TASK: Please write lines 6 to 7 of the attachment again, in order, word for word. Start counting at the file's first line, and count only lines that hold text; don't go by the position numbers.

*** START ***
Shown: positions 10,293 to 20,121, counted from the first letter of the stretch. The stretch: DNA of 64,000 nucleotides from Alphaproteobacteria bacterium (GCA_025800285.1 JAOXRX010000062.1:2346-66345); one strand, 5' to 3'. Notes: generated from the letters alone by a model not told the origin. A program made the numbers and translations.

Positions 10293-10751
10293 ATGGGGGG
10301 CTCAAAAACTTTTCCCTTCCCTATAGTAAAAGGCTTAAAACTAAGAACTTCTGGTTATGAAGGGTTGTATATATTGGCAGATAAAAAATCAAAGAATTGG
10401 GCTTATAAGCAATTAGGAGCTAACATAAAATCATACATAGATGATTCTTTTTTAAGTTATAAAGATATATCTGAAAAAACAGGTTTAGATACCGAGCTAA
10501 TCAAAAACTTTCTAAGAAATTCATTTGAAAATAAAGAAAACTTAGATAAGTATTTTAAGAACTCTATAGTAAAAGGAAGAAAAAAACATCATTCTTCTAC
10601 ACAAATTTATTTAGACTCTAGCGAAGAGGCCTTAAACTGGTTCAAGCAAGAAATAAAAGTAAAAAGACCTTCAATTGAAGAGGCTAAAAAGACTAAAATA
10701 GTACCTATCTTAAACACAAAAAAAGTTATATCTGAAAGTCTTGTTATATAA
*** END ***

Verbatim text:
10501 TCAAAAACTTTCTAAGAAATTCATTTGAAAATAAAGAAAACTTAGATAAGTATTTTAAGAACTCTATAGTAAAAGGAAGAAAAAAACATCATTCTTCTAC
10601 ACAAATTTATTTAGACTCTAGCGAAGAGGCCTTAAACTGGTTCAAGCAAGAAATAAAAGTAAAAAGACCTTCAATTGAAGAGGCTAAAAAGACTAAAATA